While there are occasionally strong water spouts, most are weak and caused by the clash of atmospheric dynamics forming a vortex. In most cases, waterspouts are created while the cloud they are attached to is still developing.
In one month of 2001, colored rain fell on the Kerala region of India. Most of the rains were red, but some where yellow, green or black. Many compared the red rain to blood, making it quite a terrifying spectacle for anyone superstitious. There have been stories about red rain sightings in the area as early as 1896, but none were so long-lasting or vivid as the 2001 downpour.
A number of theories spread about the cause of the colored rain, including its relation to aliens, before an official report concluded that the colors were caused by algae spores sucked into the atmosphere by a waterspout. There are a number of these algae species in the region, which could explain why the stories were so constant for the last hundred years.
Scientists believe those pesky waterspouts are responsible for one of the most bizarre weather experiences in the world, the dropping of animals from the sky. Many different animals have rained from the sky, including frogs, birds, bats, worms and fish. Some animals actually survive the process, but most die in the fall. In some cases, the animals actually freeze to death while in the clouds and dropped to the ground in an ice casing.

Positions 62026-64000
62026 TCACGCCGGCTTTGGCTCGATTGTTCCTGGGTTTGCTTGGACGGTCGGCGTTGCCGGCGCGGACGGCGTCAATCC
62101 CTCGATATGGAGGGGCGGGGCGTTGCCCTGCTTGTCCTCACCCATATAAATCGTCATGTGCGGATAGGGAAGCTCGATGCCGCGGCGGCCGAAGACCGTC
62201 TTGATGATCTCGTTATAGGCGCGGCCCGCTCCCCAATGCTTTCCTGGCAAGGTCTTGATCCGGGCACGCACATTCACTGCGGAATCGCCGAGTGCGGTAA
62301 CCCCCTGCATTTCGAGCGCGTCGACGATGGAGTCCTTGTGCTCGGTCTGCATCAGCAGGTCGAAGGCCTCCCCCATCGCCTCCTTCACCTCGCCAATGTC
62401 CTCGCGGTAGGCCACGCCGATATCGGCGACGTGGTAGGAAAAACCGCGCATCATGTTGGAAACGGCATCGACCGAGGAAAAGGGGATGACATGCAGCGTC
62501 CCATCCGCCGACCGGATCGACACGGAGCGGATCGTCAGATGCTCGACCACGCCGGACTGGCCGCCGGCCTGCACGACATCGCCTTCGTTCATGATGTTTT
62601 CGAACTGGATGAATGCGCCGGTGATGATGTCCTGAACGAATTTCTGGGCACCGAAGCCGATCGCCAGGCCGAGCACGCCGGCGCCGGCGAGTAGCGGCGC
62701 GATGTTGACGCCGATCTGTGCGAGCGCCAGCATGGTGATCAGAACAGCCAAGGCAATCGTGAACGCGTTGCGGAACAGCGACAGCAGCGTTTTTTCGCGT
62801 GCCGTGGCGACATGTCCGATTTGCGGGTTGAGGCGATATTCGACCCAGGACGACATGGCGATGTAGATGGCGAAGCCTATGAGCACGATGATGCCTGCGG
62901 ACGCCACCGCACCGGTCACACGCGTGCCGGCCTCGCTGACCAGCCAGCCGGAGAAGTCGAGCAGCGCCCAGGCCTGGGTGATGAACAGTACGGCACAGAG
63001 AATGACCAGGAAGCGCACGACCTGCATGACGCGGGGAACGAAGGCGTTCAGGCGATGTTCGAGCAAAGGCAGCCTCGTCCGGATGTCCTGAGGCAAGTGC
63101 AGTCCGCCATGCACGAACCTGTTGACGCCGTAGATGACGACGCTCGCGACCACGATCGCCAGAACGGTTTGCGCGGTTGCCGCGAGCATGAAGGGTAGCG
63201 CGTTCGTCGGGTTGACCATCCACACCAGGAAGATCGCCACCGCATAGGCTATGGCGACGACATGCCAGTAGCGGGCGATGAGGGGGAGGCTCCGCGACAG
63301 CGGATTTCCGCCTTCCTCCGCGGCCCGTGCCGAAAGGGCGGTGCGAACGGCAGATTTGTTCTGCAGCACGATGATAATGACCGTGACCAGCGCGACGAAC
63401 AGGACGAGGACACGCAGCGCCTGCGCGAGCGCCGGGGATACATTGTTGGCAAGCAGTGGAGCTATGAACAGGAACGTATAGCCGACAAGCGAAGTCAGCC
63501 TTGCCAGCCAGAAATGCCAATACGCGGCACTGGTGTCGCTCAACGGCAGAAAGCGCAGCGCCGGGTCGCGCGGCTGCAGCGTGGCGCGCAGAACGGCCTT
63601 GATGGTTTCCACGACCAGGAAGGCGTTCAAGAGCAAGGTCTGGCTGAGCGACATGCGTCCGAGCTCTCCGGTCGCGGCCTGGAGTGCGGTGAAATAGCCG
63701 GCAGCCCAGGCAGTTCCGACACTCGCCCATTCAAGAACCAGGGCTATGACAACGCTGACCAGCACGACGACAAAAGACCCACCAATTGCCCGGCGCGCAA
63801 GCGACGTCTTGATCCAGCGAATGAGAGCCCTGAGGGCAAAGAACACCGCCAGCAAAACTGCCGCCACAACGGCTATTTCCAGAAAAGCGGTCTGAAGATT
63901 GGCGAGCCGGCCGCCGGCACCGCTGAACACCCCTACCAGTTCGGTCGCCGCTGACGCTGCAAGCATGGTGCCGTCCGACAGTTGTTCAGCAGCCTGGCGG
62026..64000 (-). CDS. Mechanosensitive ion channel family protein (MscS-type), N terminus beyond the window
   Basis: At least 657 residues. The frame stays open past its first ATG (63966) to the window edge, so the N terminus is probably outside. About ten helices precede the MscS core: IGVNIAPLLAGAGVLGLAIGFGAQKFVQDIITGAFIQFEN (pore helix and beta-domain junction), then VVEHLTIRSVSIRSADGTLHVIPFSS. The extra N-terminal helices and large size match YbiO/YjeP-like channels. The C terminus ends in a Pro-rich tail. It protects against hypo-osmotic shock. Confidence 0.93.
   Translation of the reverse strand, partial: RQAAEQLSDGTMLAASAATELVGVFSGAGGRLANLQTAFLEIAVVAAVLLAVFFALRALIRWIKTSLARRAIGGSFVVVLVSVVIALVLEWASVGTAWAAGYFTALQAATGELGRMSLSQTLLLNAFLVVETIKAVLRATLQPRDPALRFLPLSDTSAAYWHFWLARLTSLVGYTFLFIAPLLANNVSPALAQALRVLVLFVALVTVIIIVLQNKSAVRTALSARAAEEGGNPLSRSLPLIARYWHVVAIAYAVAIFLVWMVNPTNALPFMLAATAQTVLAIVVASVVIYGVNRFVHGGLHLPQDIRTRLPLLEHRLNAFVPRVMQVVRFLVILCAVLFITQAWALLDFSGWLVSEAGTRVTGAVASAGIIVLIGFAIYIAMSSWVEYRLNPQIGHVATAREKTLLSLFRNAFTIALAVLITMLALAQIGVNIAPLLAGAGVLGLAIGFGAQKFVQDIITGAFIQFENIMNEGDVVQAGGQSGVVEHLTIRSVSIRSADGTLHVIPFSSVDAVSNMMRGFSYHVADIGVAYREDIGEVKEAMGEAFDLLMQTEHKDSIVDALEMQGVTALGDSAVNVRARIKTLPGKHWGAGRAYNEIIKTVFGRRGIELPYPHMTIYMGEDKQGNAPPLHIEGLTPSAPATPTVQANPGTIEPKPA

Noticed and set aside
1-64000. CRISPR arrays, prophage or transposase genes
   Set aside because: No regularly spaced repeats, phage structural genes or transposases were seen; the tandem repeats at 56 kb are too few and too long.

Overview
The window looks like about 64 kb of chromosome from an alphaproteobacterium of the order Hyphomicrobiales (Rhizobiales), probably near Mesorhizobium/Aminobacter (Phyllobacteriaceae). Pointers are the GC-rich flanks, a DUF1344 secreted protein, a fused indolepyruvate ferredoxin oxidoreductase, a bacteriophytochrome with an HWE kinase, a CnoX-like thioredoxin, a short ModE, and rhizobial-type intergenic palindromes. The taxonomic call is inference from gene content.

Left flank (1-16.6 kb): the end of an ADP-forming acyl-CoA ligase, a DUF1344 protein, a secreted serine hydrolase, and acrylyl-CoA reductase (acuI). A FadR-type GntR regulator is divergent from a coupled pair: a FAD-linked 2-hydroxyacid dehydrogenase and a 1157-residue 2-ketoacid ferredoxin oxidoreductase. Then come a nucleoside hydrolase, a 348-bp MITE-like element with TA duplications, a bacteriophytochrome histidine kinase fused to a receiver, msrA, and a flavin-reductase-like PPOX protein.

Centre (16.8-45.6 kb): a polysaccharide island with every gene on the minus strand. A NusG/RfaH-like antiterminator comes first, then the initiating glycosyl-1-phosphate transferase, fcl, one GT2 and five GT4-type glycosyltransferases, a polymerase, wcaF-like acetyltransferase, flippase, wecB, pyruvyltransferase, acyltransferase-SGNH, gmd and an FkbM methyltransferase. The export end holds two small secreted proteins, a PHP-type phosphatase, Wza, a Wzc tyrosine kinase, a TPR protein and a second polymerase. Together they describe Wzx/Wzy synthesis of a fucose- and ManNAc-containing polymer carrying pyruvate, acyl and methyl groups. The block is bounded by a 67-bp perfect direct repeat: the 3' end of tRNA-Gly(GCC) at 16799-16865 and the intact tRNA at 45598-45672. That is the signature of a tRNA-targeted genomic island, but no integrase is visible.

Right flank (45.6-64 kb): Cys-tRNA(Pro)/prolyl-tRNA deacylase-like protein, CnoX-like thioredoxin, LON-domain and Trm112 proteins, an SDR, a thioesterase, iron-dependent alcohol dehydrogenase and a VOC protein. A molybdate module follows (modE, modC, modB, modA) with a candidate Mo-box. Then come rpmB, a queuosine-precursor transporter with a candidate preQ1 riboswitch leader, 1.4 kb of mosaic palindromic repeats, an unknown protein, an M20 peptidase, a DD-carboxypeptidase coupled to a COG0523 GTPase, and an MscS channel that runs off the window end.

Waterspouts seem like the most likely causes of these events because the high-speed winds can lift animals into the air and carry them for lengthy distances. One thing that still baffles scientists though is why each incident only involves one specific species of animal, where in most cases a waterspout seems to be likely to suck up multiple similarly-sized animals in one area.
While this bizarre weather event is a rare occurrence in most places, it is actually common in Honduras, where the residents celebrate the yearly Lluvia de Peces (Rain of Fish). An even weirder aspect of this occurrence is the fact that the fish that are rained down do not live in the area at all. National Geographic researchers predict they live in underground water sources, but there is still no proof for this theory.
Birds and bats, of course, would be subject to a completely different process than the fish and frogs. In their case, it is most likely that the storm overtook them while in flight. Naturally, there is a lot less mystery and contention when it comes to these occurrences.
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Image Via Simon Goldenberg [Flickr]There were many times between 1813 and 1952 when London was overtaken with a thick, black fog. What made these fogs different than everyday fog most of us are familiar with is that in most instances, it actually killed people. The first event lasted for a week and visibility became so poor that even the most knowledgeable Londoners could no longer find their way through the city. In a 1873 black fog, the death rates in London were said to raise by 40%.
However, the real killer was the fog of January 26, 1880. The fog carried a thick mix of factory pollutants and coal smog that was heavy in sulfur dioxide. It stayed for three days and it is estimated that up to 12,000 people died from the fog. There were more fogs in following years that killed people, but it wasn’t til the fog of 1952 that killed 4,000 people until England finally took a stand to start fighting the pollution that made the fogs so deadly.